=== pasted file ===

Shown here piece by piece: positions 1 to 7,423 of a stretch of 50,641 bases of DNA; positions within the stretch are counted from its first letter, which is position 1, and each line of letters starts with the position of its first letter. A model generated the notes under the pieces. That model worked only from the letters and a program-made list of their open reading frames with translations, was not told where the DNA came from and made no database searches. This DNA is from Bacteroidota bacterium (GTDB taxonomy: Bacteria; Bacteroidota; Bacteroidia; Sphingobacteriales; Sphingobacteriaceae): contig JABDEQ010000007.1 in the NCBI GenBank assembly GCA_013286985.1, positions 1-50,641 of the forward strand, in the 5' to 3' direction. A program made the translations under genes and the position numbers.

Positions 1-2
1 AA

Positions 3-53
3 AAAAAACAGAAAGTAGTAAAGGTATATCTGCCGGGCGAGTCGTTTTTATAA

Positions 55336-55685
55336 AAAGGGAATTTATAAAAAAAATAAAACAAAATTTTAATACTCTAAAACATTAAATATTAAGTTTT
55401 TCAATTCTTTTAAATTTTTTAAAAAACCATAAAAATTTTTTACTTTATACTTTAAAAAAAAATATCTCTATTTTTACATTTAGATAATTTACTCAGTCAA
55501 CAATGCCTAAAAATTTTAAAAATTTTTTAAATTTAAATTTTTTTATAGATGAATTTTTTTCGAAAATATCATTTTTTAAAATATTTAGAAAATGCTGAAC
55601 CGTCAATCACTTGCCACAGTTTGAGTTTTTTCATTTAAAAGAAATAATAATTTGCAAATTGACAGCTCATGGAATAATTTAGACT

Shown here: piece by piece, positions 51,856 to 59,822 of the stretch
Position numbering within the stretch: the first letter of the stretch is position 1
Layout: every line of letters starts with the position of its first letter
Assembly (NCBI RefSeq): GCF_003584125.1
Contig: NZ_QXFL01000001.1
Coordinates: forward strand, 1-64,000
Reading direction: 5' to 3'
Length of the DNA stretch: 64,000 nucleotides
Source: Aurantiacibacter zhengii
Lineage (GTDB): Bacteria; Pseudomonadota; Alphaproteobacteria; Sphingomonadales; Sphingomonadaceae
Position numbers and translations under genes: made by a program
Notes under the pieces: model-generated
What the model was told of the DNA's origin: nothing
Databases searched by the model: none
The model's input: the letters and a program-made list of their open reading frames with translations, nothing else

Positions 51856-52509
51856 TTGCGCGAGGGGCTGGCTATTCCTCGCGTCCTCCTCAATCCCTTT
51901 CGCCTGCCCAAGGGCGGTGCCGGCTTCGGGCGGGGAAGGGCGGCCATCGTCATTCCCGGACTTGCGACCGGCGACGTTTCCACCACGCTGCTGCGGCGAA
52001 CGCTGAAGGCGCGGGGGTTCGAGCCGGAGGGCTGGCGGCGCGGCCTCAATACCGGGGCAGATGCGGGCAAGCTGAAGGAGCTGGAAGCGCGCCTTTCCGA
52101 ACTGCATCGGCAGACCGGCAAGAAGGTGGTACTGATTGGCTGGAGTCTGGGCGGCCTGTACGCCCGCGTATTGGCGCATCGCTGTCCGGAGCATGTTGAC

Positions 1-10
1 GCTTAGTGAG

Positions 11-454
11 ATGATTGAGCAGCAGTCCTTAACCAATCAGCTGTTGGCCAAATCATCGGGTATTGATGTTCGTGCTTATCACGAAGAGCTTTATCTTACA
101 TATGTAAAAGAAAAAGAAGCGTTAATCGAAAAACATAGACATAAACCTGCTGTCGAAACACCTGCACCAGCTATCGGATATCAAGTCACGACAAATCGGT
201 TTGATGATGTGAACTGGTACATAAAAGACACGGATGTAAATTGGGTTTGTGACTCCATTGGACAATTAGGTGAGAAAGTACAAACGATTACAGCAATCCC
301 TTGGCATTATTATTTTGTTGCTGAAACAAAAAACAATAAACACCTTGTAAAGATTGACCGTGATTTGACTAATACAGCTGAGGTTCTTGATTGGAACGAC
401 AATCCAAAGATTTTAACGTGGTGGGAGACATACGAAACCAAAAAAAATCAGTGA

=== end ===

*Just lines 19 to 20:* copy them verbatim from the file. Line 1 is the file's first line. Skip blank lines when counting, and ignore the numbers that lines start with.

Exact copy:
Source: Aurantiacibacter zhengii
Lineage (GTDB): Bacteria; Pseudomonadota; Alphaproteobacteria; Sphingomonadales; Sphingomonadaceae